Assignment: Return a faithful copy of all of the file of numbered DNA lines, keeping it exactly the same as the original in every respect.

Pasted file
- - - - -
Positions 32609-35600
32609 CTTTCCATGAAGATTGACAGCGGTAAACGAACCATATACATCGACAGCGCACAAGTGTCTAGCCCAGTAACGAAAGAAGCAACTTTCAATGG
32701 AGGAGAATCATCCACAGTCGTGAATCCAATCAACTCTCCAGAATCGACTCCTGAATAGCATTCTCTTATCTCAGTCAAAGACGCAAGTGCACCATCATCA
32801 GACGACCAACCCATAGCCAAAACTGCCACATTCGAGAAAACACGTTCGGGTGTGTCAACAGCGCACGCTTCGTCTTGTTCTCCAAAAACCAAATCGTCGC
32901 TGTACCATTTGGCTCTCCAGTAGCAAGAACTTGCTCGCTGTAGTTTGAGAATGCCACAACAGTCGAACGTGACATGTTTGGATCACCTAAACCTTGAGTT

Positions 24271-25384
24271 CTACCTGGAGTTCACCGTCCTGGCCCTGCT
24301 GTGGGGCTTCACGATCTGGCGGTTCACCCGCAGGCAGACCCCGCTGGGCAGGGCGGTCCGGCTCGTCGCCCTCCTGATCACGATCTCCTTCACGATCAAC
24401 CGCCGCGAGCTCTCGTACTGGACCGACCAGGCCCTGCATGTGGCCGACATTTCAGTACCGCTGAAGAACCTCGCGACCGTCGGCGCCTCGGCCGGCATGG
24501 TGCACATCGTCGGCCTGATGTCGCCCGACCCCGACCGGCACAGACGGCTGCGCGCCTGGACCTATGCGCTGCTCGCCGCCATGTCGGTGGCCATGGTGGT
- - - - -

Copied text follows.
Positions 32609-35600
32609 CTTTCCATGAAGATTGACAGCGGTAAACGAACCATATACATCGACAGCGCACAAGTGTCTAGCCCAGTAACGAAAGAAGCAACTTTCAATGG
32701 AGGAGAATCATCCACAGTCGTGAATCCAATCAACTCTCCAGAATCGACTCCTGAATAGCATTCTCTTATCTCAGTCAAAGACGCAAGTGCACCATCATCA
32801 GACGACCAACCCATAGCCAAAACTGCCACATTCGAGAAAACACGTTCGGGTGTGTCAACAGCGCACGCTTCGTCTTGTTCTCCAAAAACCAAATCGTCGC
32901 TGTACCATTTGGCTCTCCAGTAGCAAGAACTTGCTCGCTGTAGTTTGAGAATGCCACAACAGTCGAACGTGACATGTTTGGATCACCTAAACCTTGAGTT

Positions 24271-25384
24271 CTACCTGGAGTTCACCGTCCTGGCCCTGCT
24301 GTGGGGCTTCACGATCTGGCGGTTCACCCGCAGGCAGACCCCGCTGGGCAGGGCGGTCCGGCTCGTCGCCCTCCTGATCACGATCTCCTTCACGATCAAC
24401 CGCCGCGAGCTCTCGTACTGGACCGACCAGGCCCTGCATGTGGCCGACATTTCAGTACCGCTGAAGAACCTCGCGACCGTCGGCGCCTCGGCCGGCATGG
24501 TGCACATCGTCGGCCTGATGTCGCCCGACCCCGACCGGCACAGACGGCTGCGCGCCTGGACCTATGCGCTGCTCGCCGCCATGTCGGTGGCCATGGTGGT